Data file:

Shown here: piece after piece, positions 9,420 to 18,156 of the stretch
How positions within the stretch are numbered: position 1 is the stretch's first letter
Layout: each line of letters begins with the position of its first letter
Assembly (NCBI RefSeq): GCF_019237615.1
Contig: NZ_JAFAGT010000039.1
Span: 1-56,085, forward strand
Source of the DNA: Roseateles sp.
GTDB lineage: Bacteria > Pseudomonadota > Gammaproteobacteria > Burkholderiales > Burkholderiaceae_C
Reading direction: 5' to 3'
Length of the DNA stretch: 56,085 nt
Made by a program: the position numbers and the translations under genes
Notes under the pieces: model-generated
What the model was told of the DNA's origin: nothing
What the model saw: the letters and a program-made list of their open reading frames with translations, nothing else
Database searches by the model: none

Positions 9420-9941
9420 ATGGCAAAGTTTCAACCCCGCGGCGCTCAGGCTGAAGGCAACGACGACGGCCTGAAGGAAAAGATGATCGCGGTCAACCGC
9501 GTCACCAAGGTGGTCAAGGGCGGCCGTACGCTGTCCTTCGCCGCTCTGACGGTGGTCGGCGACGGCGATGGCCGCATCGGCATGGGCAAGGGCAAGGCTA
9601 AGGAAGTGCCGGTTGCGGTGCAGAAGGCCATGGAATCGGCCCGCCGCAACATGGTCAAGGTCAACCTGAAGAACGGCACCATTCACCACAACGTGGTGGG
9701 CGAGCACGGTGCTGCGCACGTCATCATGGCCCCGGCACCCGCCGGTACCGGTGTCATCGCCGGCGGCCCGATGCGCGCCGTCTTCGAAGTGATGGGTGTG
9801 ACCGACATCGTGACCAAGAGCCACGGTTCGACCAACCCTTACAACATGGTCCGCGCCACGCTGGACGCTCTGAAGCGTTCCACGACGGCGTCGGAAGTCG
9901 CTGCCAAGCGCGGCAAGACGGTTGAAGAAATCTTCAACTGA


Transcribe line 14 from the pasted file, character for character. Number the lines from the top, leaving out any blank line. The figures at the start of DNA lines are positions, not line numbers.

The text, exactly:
What the model saw: the letters and a program-made list of their open reading frames with translations, nothing else